How to handle baby and toddler jet lag
By Helen Wright
Something that makes parents everywhere nervous about flying long-haul is the fear of baby and toddler jet lag. It’s totally normal to worry about something like this, as tiredness can set off the almightiest of meltdowns and no one wants the first few days of their holiday to be marred by lack of sleep.
I love travelling with my kids and despite the extra faff, stuff and organising that comes with taking children on holiday, we always have the best time when we’re all together. But, the reality of longer journeys by plane is that it’s inevitable you’ll encounter some jet lag from the time difference. However, the good news is there are things that you can do for toddlers and babies with jet lag to better manage their sleep without the whole family being up all night. Plus, some of our jet lag tips have actually helped us when sleep has been disturbed at home too – bonus!
Can you do anything to help baby and toddler jet lag?
Without wanting to go into the murky waters of day-to-day parenting, your child’s routine and their sleep pattern at home plays a huge part in how they handle toddler jet lag. Babies and toddlers that still nap regularly are easier to help adjust to a new time zone. I have also found that children who have less requirements around getting to sleep (such as needing total darkness, a particular sleeping environment – heat / noise / special blankets / animated night lights etc – or their own bed), struggle much harder with jet lag. However, having a regular routine and discipline with regards to eating and sleeping at home will help you tackle the toddler jet lag.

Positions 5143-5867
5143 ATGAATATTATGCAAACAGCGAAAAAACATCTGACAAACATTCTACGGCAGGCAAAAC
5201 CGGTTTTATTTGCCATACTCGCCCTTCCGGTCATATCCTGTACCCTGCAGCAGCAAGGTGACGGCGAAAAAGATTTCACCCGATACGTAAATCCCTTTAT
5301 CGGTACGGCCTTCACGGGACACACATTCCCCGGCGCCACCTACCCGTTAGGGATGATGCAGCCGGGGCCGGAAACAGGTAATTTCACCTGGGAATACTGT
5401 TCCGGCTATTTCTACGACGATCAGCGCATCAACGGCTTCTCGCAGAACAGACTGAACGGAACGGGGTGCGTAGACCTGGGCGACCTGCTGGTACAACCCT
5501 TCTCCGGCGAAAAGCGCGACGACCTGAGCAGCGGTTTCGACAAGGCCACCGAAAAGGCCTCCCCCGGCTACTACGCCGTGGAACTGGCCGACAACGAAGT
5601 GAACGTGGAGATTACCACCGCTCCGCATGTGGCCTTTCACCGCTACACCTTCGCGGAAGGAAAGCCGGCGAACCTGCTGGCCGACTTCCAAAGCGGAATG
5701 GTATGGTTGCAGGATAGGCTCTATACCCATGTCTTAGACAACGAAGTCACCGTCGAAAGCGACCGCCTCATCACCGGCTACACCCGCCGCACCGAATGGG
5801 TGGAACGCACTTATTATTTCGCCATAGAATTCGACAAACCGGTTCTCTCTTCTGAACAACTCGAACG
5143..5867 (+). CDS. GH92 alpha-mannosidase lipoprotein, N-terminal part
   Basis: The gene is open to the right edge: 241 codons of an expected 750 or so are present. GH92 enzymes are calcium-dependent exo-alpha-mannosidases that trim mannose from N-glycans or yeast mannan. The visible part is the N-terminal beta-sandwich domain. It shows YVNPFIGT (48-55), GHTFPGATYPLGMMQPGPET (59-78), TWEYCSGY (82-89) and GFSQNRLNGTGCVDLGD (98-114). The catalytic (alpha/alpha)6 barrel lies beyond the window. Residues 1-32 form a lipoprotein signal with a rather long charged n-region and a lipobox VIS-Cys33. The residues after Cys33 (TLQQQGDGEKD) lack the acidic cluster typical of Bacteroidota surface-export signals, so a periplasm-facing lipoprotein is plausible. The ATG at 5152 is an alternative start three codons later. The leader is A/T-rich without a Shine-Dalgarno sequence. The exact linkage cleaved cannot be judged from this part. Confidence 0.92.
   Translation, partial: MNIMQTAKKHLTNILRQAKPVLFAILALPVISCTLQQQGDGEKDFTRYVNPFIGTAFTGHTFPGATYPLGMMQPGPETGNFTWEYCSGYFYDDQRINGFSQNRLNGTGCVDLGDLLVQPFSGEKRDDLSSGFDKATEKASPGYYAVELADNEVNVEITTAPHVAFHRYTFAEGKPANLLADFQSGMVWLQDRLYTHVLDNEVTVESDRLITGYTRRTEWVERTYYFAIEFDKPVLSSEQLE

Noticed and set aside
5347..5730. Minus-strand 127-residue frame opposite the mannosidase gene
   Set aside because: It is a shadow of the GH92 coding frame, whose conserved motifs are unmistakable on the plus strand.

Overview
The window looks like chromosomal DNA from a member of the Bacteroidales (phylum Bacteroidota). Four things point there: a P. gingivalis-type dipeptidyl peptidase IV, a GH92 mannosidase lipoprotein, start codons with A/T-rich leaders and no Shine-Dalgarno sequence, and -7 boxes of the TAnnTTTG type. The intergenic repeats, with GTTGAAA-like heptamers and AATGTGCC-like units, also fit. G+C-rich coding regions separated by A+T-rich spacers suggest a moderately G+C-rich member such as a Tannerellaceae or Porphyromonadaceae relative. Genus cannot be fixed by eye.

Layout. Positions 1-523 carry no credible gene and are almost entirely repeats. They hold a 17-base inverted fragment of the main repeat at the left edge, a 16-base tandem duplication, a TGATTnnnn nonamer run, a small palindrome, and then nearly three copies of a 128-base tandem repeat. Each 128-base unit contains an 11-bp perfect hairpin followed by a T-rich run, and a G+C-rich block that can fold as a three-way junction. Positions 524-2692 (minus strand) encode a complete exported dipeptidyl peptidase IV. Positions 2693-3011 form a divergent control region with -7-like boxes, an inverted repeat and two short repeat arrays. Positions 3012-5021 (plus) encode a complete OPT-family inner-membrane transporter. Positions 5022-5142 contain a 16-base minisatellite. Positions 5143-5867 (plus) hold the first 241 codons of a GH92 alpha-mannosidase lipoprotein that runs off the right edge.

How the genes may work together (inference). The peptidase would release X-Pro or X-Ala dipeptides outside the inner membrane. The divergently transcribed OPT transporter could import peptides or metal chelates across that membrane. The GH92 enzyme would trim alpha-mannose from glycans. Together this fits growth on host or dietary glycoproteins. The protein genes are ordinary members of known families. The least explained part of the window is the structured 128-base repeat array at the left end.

What is jet lag and what causes it?
Jet lag is what happens when your circadian rhythm (known as your ‘body clock’) becomes confused, usually from travelling into a completely different time zone to what you are used to. The circadian rhythm tells the brain and body when it is tired, hungry, hot and cold (etc), so when you touch down in another country, your body will still feel like it’s back where you came from.
The brain is pretty good at checking into your new destination, often fuelled by adrenalin, but it doesn’t take long for your body to start slowing down, sending everything out of sync. After years of travel, I have become pretty good at conquering jet lag with a few tips and practices, but baby and toddler jet lag is a bit trickier because they don’t always do what you want them too…
Start planning early to manage baby and toddler jet lag
This is something that I recommend for adults too! It’s likely you’ll know when and where you’ll be travelling to weeks in advance and so there are small things you can do to help with baby and toddler jet lag as well as your own body’s adjustment. Let’s take the USA for example (we often travel from the UK to the USA and this is one of the ways we prepare for jet lag). Florida, on the east coast of the USA, is five hours behind the UK. It doesn’t seem like very much at first, but now imagine your kids getting up five hours earlier than they do already…